Nintendo’s been cranking out these 2D platformers like no other genre on the 3DS lately. Seriously, it’s like they built an engine for the game style, and then they just went to work creating cheap titles for the handheld.
Not all of them have been good, either.
We’ve seen games like Chibi-robo! Zip Lash, Kirby Triple Deluxe, Yoshi’s New Island and a few more. You can add Kirby Planet Robobot to the list, too.
The good news? It’s one of the more interesting titles, and it’s certainly my favorite effort from Kirby in recent years. Is it incredible? I’m not sure I’d lavish it with that praise, but it is fun.
As is typical Nintendo fashion with these 2D platforming efforts, the storyline here is rather sparse. A horde of machines takes over Kirby’s planet, and it’s up to the pink puff ball to move stage by stage, destroying each enemy base as he makes his way to headquarters.
It’s all just an excuse to get at the robotic nature of the gameplay. See, this is a typical Kirby game in that our hero can inhale enemies and, if they’re of the special variety, absorb their powers and make them his own. On the base level, that mechanic still works. There’s an extra layer here, though, that spreads to a seeming majority of the game. Kirby can pilot a mech.
The mech segments are the best Kirby Planet Robobot has to offer. You can use enemy abilities just like Kirby can in his base form, but the robot itself feels fast, powerful and unique. It’s actually fun to play, and that goes a long way towards making Planet Robobot a good game.
Sure, the levels can be a bit repetitive, but the simple fact that you can play as Kirby, as Kirby with different abilities, as the robot and as the robot with different abilities, the gameplay variety manages to stay fresh throughout. That’s always been my biggest gripe when it comes to Kirby games; the gameplay isn’t mixed up enough for my taste. Here, it is, and levels switch from standard platformers to puzzlers and even SHMUPs, thanks to the way the robot works.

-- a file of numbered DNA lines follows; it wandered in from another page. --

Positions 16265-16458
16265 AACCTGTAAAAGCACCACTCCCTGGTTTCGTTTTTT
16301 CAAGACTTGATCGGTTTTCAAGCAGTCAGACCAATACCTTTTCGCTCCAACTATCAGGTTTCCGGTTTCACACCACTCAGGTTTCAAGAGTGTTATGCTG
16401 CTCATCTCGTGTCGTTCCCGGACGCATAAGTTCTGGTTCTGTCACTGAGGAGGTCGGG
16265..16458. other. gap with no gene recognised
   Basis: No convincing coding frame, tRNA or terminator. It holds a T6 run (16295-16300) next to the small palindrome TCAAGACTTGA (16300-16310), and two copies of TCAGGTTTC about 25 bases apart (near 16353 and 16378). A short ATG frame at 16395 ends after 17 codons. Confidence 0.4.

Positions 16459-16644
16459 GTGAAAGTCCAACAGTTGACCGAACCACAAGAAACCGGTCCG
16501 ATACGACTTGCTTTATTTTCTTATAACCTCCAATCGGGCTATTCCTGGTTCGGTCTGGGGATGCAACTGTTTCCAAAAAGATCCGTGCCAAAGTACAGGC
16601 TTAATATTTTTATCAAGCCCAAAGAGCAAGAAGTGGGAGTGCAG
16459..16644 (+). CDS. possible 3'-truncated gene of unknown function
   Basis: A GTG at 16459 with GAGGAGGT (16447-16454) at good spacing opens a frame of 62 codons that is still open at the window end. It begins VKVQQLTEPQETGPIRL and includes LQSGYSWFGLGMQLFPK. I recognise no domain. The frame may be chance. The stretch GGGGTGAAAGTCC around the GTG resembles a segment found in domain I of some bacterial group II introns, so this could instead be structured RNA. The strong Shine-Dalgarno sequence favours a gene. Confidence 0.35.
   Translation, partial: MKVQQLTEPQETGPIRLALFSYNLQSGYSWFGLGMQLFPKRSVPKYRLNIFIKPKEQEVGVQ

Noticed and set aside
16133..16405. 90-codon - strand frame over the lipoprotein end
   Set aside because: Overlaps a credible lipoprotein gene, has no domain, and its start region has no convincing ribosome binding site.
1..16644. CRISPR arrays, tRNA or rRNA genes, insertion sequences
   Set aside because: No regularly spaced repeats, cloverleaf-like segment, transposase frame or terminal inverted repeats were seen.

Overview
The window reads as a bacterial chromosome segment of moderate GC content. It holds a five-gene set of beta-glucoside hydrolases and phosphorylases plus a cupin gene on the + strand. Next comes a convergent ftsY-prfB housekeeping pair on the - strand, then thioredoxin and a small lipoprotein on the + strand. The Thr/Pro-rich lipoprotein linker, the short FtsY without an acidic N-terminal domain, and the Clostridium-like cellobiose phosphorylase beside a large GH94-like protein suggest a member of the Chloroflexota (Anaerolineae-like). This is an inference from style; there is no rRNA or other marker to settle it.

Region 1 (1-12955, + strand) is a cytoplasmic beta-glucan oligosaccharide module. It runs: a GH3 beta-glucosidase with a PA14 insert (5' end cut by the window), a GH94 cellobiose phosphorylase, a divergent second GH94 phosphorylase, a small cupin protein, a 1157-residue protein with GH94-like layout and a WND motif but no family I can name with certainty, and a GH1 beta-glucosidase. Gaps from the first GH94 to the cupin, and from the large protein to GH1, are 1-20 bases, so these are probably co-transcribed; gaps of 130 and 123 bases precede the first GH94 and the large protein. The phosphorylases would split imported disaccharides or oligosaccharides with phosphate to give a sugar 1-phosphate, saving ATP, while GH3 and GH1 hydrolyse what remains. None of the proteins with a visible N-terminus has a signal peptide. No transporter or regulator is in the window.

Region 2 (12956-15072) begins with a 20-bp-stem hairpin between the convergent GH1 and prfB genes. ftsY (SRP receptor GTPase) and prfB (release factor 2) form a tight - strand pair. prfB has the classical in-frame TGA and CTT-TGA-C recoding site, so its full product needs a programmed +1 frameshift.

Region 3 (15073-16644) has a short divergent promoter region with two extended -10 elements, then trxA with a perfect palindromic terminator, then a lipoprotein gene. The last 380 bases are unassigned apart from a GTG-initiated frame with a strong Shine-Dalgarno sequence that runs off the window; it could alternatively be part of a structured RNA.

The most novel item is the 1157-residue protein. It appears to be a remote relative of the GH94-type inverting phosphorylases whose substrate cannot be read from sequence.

There is some minor robot customization to be done. Every level is peppered with hidden stickers, both of the standard silver and rare gold varieties. You can even earn more stickers by doing well in each level’s goal game. This stickers are collected and then stored in a menu screen. From that screen you can actually apply the stickers to either the right or left arm of your mech.
It’s neat and a nice little flourish, but it winds up being rather useless. Especially given that the stickers are incredibly hard to make out during play. I’m playing on a New Nintendo 3DS XL, and I still couldn’t really see the stickers while playing without standing motionless and squinting at my mech.
I’m in a really weird spot when it comes to Kirby Planet Robobot.
Now, I could be absolutely wrong here, but the rapid nature of 2D platforming releases on Nintendo’s part suggests that the company is simply making cheap games in order to bridge the gap between their more large scale titles. Rather than release nothing at all, they’ve taken to dropping these platformers that feel formulaic and, quite honestly, repetitive.
However, of the recent rush of these 2D platformers on the 3DS, Kirby Planet Robobot is my favorite. That’s actually in spite of the game’s environment design, which feels almost exactly like Triple Deluxe. It’s because of the mech suit that this game is so much fun, and the developers managed to balance time spent in the mech and time spent out of the mech in such a way that you’ll never find yourself doing too much of one or the other.
The bones of the game feel formulaic, but the meat is new. The levels and look seem repetitive, but the actual gameplay mechanics are fresh and interesting.
I know it’s odd that I’m so split on this game. It’s a Nintendo title, so it likely won’t drop in price too much over time. There’s not much of an advantage in recommending fans to wait. Instead, the reason I’m suggesting fans wait is because of the rapid release pacing of these games from Nintendo.
If you only just played Kirby Triple Deluxe or Yoshi’s New Island, this whole thing is going to feel way too similar. However, if you skipped those or you’re a diehard lover of Kirby in general, Planet Robobot is a fun little game.
Is it perfect? Certainly not. It feels like it was pressed by a machine with a template. The mech suit and dynamic gameplay mechanics are its saving grace, but I don’t think they’ll be enough for all comers.
Disclaimer: We received a physical copy of Kirby Planet Robobot from Nintendo. We completed the game before starting this review.